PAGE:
Anyway, it was nice to have a well-known modern inventor like Wheatstone mentioned instead of some obscure mythological Greek creature so beloved by our s/betters. How did you get on with taht one, Eileen?

  11. Dave Ellison says:

    Enjoyed this today, though I found it quite tough going. Didn’t manage 13a and 26a. I was convinced it began IN; if only I had though of IF.

    I, too, liked 5d.

  12. Dave Ellison says:

    I agree about Wheatstone, don, except he is hardly modern (perhaps compared to the ancient Greeks he is).

    I also had MACE at 13 for ages, but was unhappy with ace being in the answer, especially after my comment yesterday about OF.

  13. mhl says:

    Chunter: no problem – it would be really nice if the online version of Chambers gave you a history of change to their definitions over time, but maybe they don’t have the data easily accessible for earlier version…

  14. don says:

    ” … perhaps compared to the ancient Greeks he is.”

    I’m glad my intended gibing got through!

  15. muck says:

    Thanks for the blog, mhl

    13dn MANA: I put in M+ACE thinking it a little too obvious, then found this new-to-me word in Chambers.

    Re: your comment #13, and some others, it is confusing to follow Chambers’ changing defns. I made a similar comment on Enigmatist/24734 idiosyncRASy.

    I suppose OED’s function is to record changing defns, whereas Chambers is mainly a collection of obscure words for scrabblers & solvers!

  16. muck says:

    And, of course, I meant 13ac MANA

  17. Eileen says:

    don, your comment 10 seemed to call for some response from me – but is it my fault that setters include classical allusions? I’ve always tried to stay out of the arguments about whether these should be thought of as ‘general knowledge’.

    You’re quite right, of course, in your inference that I’d never heard of Wheatstone [my thoughts automatically flew to Brunel and Telford] but I managed to get the answer from the crossing letters and the definition and then a quick google confirmed that there was a Wheatstone who had designed a bridge, so I’d learned something, which is always good.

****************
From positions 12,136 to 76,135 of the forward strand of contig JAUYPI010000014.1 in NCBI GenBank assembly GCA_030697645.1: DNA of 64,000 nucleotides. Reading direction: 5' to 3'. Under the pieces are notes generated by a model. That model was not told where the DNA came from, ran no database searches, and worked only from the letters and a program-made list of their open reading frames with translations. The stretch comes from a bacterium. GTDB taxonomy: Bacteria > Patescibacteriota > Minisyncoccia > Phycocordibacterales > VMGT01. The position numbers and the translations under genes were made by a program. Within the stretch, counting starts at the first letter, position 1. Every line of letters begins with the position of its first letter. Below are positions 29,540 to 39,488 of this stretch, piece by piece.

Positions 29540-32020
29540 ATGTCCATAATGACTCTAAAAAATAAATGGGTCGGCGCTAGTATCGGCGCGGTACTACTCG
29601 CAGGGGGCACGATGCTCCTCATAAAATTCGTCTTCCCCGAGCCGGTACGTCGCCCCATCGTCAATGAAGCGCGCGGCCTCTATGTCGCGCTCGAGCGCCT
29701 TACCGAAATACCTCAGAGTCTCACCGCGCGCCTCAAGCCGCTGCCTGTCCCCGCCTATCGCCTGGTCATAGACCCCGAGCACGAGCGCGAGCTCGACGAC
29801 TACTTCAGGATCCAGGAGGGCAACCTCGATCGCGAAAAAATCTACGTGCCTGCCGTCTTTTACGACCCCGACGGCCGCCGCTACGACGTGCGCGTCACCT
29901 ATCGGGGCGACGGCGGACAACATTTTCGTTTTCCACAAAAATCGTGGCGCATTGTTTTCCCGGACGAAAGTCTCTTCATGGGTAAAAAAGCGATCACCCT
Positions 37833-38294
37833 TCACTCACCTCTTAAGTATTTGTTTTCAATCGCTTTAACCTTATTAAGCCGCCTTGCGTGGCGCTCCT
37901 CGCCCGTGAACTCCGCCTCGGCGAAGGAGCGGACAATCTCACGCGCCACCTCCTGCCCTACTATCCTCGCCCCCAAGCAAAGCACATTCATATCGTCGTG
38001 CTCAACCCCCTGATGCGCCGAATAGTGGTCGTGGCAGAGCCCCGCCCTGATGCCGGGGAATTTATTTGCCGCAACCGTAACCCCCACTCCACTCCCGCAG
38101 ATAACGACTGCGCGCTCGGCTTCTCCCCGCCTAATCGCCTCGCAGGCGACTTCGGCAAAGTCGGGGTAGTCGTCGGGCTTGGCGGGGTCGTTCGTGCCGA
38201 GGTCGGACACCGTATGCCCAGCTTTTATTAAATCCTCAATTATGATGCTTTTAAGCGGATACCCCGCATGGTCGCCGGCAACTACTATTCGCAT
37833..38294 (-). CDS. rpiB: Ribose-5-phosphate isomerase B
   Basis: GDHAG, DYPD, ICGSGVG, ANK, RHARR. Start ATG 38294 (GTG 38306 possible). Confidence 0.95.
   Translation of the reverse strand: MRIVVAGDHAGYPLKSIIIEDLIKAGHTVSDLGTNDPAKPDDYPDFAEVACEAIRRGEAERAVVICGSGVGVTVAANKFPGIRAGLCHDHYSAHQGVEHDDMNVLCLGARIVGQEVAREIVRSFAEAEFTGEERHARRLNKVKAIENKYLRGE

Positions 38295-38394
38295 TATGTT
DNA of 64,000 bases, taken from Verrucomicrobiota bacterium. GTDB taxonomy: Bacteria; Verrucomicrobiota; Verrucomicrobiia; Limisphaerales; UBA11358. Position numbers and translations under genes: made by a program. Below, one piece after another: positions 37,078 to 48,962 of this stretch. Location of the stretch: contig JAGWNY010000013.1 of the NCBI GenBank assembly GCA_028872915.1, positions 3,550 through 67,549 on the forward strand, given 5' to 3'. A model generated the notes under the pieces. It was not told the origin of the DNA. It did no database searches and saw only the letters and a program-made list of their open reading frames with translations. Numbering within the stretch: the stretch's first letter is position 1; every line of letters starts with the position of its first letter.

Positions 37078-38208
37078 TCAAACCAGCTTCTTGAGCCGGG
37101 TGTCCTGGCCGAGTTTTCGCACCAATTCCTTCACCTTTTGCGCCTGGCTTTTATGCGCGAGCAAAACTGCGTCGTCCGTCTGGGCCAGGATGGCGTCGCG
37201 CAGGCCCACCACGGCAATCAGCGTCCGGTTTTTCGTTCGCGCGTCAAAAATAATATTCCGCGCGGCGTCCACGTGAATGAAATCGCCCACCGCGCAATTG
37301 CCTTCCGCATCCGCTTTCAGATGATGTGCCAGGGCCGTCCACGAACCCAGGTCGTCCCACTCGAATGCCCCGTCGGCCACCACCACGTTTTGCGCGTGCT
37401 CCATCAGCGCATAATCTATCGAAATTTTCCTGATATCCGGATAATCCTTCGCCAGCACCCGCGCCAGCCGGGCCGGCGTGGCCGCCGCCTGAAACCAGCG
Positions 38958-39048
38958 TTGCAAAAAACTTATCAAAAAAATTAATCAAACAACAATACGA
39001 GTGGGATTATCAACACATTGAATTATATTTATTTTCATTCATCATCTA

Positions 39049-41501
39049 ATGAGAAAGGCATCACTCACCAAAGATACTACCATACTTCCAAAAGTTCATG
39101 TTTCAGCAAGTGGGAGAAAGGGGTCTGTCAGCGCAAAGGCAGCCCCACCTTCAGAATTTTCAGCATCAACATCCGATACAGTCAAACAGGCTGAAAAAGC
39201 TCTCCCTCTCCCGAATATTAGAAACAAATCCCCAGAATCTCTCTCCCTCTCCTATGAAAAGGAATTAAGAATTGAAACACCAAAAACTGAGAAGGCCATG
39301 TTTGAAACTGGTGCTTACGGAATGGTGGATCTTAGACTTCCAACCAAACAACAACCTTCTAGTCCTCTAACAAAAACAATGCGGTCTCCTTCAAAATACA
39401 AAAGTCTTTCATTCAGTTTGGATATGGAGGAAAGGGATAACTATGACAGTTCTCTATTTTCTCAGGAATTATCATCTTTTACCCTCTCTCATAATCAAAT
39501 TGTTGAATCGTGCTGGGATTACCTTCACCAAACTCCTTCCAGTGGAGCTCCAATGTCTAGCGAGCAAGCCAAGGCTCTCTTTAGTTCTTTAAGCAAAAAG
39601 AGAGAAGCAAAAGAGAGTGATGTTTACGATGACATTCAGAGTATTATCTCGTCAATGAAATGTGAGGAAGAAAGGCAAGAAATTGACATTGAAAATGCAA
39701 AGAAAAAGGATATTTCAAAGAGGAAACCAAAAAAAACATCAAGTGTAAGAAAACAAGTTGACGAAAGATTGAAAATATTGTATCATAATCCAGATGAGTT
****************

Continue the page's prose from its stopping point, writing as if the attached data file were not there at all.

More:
Funnily enough, there is a village near here called Whetstone and I had had a wry thought that that could have been the definition and then we could have had the Battles of Pluckley and Ingleton [qv] all over again!

    And, anyway, I couldn’t have complained, could I? – even if I’d wanted to, when we had ADDENDUM, ‘pater’, HERMAPHRODITISM, MANUMITTED and CERE all in the same puzzle! ;-) [Not to mention a reference to 'Reader, I married him', from one of my favourite novels.]

    Thanks for the blog, mhl, and for a very enjoyable puzzle, Pasquale.

  18. stiofain says:

    Great to see the Don back and on top form we dont see enough of him. HOT STUFF and HALFWITS were great and I also loved ALPHABETICAL it would be great to see this in an araubetical.
    Having spent some time working with electronics before they jammed everything in chips when you could repair electronic things like TVs and video recorders instead of throwing them away it was nice to see the Wheatstone Bridge ref.
    Stiofain

  19. don says:

    No, no, no, Eileen. I wasn’t apportioning blame to you, merely wondering how you got on with Charlie Wheatstone. My first thoughts, and I suspect those of most others, were of the likes of Telford and Brunel. My dig was at setters who seem constantly to rely references to the classics, Greek mythology and other ancient stuff, and arcane Oxbridge obscurities. Well done, Don, for a great clue.

  20. Paul (not Paul) says:

    A fair puzzle that only defeated me when my vocabulary ran out (CERE, MANA, MANUMITTED) and only the latter could I guess and check from the wordplay.

    Only grumble is Good = Pi short for pious. Really? Where precisely?

  21. mhl says:

    Paul (not Paul): I only know PI = “good” as crosswordese, I’m afraid, but it’s in Chambers as “pi (adjective) obtrusively religious, sanctimonious”, notably not marked as archaic or anything similar. The OED gives various example uses, the most recent of which is from the Independent on Sunday from 1990: “an unnecessarily pi remark in my view.”

  22. Martin Searle says:

    Thanks, mhl. Been out most of day, so just done it. Good one, I thought. Like many people re mana and cere – hadn’t heard of the words, though I did know cerumen for earwax, which led towards the answer. Wheatstone came to mind quickly, but that’s a dredged-up physics education for you.

  23. Chunter says:

    Chambers (9th ed) and OED say that ‘pi’ is short for ‘ pious’. The OED adds that it’s ‘Public School and Univ. slang’!

  24. C & J says:

    Taxing, but do-able before breakfast, delayed by some false starts:
    ‘the girls’ (a pet anathema to this feminist) instead of ‘hot stuff’ and ‘mace’ instead of mana (a New Zealand sop those who complain of the crossword being anglo-centric?).

    A long lifetime of picking up odd scraps of largely useless information helps in getting words like ‘buckaroo’ quite quickly.

  25. Neil says:

    Buckaroo, yes, but also Jackaroo (a sort of apprentice buckaroo). So some delay over an A or a U, with U seeming more likely. Cere is often handy for the Western Morning News ‘Nonogram’: nine letters to make as many 4+letter words as you can from.